via CBS New York
Fire safety isn't the only thing you have to consider when lighting a candle.
Meghan Budden was going to feed her baby boy, Jimmy, when she noticed something up his nose. She swabbed his nostrils and found black specks inside. At first, she couldn't understand how this had happened, but then she remembered what she did the night before.
The New Jersey mom had lit two large scented candles and let them burn for six hours. She didn't think anything of it, until she took a closer look at the labeling on the candle. On the packaging there was a warning: do not burn more than three hours at one time. Due to the extended amount of time, the candle had produced the toxic substance, soot.
“Breathing the tiny particles can cause coronary heart disease, asthma, bronchitis, and many other respiratory illnesses… Particle exposure leads to around 20,000 premature deaths in America each year. Many of these deaths were caused by soot-related diseases. Data also show that soot annually causes almost 300,000 asthma attacks and 2 million lost workdays due to respiratory problems,” said the environmental health and safety consulting firm, Cashins and Associates.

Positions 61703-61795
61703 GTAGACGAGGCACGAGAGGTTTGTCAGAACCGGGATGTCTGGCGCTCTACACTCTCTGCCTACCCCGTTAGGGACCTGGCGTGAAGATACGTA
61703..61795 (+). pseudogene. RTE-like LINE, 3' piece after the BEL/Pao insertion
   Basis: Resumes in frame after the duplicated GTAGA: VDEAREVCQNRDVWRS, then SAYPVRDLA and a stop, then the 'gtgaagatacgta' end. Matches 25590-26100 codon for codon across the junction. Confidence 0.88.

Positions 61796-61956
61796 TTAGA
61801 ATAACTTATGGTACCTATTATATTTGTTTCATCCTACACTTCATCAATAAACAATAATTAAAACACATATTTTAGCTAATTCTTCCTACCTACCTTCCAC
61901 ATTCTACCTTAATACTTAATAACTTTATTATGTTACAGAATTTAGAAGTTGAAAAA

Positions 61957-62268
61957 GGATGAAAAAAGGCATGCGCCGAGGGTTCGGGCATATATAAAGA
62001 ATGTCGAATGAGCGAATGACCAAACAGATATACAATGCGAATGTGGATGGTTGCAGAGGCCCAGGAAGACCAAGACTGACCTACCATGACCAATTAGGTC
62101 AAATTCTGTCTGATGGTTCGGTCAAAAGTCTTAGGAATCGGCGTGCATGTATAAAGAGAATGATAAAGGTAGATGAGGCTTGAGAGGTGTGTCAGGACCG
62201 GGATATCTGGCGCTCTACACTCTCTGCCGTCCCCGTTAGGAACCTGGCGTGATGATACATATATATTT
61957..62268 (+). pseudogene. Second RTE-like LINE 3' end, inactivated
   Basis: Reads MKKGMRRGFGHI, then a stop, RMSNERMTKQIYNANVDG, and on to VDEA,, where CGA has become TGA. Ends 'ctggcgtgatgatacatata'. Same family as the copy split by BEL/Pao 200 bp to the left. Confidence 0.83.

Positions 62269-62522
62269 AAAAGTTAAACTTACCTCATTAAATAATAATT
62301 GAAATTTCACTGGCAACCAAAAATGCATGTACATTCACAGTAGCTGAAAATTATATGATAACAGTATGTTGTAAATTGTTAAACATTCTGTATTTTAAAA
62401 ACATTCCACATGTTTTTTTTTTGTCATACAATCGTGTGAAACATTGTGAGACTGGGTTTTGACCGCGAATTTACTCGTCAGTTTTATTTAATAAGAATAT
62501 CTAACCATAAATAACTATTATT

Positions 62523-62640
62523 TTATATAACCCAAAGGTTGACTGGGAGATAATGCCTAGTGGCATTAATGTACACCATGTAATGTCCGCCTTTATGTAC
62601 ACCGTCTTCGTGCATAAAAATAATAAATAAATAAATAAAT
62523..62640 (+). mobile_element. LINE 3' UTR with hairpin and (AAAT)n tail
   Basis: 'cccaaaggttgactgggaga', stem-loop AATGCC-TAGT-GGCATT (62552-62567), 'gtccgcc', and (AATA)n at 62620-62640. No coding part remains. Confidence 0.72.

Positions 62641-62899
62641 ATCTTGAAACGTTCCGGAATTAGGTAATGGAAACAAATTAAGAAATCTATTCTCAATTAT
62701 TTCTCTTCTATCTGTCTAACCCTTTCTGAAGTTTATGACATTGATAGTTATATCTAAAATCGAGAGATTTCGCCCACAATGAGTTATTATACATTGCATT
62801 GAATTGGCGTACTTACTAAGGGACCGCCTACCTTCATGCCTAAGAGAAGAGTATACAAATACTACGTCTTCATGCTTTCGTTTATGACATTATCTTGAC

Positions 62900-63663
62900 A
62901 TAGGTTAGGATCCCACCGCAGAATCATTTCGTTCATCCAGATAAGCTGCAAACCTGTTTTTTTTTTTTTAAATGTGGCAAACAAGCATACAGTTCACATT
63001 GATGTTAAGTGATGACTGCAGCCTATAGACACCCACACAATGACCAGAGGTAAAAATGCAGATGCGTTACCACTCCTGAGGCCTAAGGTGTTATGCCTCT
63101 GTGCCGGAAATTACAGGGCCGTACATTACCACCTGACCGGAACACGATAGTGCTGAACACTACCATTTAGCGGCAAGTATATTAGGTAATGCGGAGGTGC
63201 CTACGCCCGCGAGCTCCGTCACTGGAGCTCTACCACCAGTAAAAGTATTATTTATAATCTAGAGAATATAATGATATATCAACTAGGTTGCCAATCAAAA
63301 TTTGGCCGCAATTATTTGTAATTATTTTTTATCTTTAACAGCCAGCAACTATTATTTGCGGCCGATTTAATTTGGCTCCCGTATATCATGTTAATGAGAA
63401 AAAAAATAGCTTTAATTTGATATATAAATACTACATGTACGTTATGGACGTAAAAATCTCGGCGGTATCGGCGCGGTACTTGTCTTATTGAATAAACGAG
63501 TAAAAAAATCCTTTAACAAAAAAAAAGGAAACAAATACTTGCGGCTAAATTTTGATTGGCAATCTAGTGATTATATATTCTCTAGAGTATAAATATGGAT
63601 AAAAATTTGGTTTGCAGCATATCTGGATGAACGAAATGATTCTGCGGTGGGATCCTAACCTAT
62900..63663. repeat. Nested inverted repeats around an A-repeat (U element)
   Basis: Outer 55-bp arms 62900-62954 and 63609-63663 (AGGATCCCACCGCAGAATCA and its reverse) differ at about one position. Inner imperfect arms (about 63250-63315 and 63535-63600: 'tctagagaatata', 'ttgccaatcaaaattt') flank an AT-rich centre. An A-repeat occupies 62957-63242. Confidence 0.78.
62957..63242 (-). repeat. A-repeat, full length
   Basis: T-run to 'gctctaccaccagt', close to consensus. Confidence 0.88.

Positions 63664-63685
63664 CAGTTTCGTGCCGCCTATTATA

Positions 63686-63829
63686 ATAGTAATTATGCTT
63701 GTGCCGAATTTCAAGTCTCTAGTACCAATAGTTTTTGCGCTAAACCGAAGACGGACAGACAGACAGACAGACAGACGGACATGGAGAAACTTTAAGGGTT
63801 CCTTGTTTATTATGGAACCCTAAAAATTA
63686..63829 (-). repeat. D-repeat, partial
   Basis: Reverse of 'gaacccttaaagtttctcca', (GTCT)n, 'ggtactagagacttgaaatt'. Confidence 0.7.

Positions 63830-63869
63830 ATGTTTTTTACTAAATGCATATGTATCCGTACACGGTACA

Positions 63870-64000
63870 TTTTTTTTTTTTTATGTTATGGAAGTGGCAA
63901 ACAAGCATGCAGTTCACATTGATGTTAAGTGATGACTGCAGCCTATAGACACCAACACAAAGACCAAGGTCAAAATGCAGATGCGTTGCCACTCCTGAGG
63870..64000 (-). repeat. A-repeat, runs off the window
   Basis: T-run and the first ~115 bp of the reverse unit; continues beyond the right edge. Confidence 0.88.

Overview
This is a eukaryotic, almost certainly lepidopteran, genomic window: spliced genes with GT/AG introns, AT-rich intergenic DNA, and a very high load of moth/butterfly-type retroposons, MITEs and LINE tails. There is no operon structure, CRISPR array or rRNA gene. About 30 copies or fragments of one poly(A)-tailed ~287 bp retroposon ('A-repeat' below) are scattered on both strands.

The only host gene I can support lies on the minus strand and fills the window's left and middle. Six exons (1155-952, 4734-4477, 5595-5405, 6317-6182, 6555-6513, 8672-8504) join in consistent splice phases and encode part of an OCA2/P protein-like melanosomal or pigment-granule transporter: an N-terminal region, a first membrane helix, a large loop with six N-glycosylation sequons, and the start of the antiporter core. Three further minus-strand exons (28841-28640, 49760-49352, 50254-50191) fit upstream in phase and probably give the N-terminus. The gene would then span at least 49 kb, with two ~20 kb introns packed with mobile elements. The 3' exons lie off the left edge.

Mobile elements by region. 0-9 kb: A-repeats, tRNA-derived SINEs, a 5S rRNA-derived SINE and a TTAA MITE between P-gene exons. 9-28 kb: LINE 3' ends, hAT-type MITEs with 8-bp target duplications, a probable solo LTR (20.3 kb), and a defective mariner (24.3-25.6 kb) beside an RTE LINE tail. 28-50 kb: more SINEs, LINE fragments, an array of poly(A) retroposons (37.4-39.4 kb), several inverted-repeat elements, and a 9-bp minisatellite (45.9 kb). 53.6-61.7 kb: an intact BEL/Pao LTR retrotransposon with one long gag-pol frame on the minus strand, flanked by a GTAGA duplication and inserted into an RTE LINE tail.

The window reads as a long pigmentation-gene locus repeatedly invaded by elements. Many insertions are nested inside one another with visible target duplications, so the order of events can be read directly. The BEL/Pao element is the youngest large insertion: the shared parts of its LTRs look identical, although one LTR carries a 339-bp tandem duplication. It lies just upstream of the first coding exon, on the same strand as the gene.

After removing the soot from Jimmy's nose, Budden still saw leftover residue, but thankfully nothing that would cause her son fatal injuries. Her experience is an important reminder that everyone should take the time to read the fine print on products.
See the video below to find out how to reduce the odds your candles will produce soot.
via Little Things